While the KAYRYS is one of the coolest 3D printed drones we’ve seen yet, this is no toy. And it serves as powerful a purpose as its aesthetics would hint at, meant to offer medical supplies on the scene of an accident or major disaster. Created by SlidX, a new tech startup out of Montreal, the Gyro-X8 KAYRYS has just been unveiled around the world as the newest technology in first responders for medical emergencies.
While many might still feel a bit suspicious—paranoid even—about what drones are up to, it seems safe to say that at this point they’ve proved to be a helpful and speedy transporting device, whether it’s for that much-needed large pepperoni pizza dripping with extra cheese (drop off here, please!) or clearing land mines overseas, pulling duty that can be very dangerous for humans. The key to the drone isn’t just superior convenience and speed meant to put delivery drivers out of business everywhere, it’s mainly that this unmanned aerial vehicle can often go and assist in areas that humans cannot get to quickly enough or safely.
3D printing has been connected with the drone for quite some time now as the technology allows for speed in manufacturing, unlimited customization, and best of all—lightweight components that are also affordable. 3D printed drones and accompanying accessories are very popular in the hobbyist realm, the military, weather services and as we are seeing more and more, disaster recovery efforts.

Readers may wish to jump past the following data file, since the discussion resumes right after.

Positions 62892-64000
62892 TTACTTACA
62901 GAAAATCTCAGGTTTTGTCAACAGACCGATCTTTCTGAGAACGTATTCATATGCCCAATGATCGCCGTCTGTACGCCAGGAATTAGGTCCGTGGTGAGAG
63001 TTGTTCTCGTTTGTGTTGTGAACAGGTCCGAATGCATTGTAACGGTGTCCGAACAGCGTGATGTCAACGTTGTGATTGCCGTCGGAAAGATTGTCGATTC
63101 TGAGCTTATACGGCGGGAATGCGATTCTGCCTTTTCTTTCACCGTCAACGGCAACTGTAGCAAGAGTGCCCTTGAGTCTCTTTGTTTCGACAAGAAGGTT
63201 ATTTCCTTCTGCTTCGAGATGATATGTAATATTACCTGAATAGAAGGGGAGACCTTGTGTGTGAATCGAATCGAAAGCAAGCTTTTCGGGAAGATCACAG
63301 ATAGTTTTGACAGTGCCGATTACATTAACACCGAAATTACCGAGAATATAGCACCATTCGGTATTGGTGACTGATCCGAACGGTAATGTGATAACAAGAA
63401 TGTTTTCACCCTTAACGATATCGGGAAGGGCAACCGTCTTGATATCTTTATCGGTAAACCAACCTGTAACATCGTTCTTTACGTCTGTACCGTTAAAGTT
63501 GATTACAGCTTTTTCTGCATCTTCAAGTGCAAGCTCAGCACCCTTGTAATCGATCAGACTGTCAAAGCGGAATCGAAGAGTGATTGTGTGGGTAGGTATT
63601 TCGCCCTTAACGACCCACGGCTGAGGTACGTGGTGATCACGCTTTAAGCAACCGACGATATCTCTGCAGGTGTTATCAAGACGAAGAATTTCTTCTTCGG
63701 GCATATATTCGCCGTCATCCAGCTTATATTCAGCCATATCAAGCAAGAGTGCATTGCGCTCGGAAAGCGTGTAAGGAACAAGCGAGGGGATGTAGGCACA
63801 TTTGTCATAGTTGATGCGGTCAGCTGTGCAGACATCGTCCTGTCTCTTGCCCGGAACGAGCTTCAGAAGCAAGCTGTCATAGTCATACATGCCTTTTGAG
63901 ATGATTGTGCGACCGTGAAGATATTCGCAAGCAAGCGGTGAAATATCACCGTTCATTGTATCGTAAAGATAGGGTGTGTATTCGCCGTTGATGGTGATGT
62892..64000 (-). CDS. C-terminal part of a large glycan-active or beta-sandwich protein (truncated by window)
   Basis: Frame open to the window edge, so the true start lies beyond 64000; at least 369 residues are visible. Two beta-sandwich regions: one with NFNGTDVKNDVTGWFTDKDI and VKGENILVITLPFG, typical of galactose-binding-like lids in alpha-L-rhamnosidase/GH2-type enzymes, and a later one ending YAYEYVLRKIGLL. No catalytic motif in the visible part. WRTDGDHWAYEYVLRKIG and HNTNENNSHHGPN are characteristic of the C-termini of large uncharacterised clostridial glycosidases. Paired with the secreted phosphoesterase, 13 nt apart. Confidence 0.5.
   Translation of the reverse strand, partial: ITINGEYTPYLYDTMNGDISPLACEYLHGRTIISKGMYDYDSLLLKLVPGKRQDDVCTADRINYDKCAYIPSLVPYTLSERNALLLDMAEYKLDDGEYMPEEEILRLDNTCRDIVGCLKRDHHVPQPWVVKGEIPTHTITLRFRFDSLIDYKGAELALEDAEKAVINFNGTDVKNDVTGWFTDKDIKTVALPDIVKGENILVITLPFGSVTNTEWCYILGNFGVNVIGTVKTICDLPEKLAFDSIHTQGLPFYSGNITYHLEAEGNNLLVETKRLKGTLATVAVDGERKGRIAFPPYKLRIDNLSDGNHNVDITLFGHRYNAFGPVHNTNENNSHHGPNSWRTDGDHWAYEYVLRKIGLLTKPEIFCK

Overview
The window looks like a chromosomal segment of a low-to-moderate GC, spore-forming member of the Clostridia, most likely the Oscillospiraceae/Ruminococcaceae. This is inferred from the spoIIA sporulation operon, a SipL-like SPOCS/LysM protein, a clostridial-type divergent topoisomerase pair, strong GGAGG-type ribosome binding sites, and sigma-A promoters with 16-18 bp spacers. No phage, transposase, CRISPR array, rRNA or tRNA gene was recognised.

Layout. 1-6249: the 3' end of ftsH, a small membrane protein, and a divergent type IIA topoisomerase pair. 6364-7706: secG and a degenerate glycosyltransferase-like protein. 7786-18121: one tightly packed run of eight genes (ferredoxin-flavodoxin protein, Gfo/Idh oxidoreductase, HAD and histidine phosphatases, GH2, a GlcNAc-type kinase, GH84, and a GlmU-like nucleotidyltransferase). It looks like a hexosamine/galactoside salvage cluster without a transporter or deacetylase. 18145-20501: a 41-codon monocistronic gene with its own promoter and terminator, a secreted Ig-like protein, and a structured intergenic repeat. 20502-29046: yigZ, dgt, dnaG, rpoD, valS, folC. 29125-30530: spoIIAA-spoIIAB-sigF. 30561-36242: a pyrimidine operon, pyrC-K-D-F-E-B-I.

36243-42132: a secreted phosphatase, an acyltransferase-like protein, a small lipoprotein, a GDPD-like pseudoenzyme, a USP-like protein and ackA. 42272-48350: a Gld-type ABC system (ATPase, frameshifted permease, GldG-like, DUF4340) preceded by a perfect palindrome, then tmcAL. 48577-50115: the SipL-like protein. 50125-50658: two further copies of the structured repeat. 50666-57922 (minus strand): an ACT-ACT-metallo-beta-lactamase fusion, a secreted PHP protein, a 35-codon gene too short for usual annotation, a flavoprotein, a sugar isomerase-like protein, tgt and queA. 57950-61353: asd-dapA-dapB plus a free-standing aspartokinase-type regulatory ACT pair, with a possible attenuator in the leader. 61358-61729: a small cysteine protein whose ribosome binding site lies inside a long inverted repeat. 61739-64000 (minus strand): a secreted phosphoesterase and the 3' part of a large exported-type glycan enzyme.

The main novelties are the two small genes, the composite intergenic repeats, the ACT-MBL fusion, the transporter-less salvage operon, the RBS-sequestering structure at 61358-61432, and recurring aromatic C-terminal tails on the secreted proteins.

This drone is meant specifically to assist in carrying medical assistance to areas where an accident of any sort may have occurred. While people are not being transported in this aircraft, volumes of medical supplies can be dropped off and data can be obtained as to what is going on at the site.
Upon arrival of the drone, communication is established, and professionals can begin talking to victims. This is very important in car accidents, fires, and search and rescue scenarios.
“We want to bring innovative solutions and answers to the new societal stakes in the XXIst century. By wishing to guarantee efficient solutions to the current environmental problems, our team developed a flexible drone, the KAYRYS, useful in emergency medical care, for the transportation of goods and for the collection of data,” said James Desauvage, co-founder of the company SlidX.
The KAYRYS was partially 3D printed during prototyping, and the SlidX team was inspired to use the technology as they have seen it as a growing and useful trend within technology, recognizing all the benefits it offers. Working with their partner, Lézar3d, also headquartered in Montreal, SlidX saw their drone come to life with 150 pieces of the front part 3D printed—and all in less than 20 days. Overall, four different 3D printers were used to create 60% of the vehicle.
Like most combination 3D printing and drone enthusiasts, the team was well aware of how the benefits would far outweigh using more conventional technologies—with self-sustainability at the top of the list for repairs—something which needs to be a priority in the business of flying machines that may sustain a bump along the way, or even an unfortunate crash.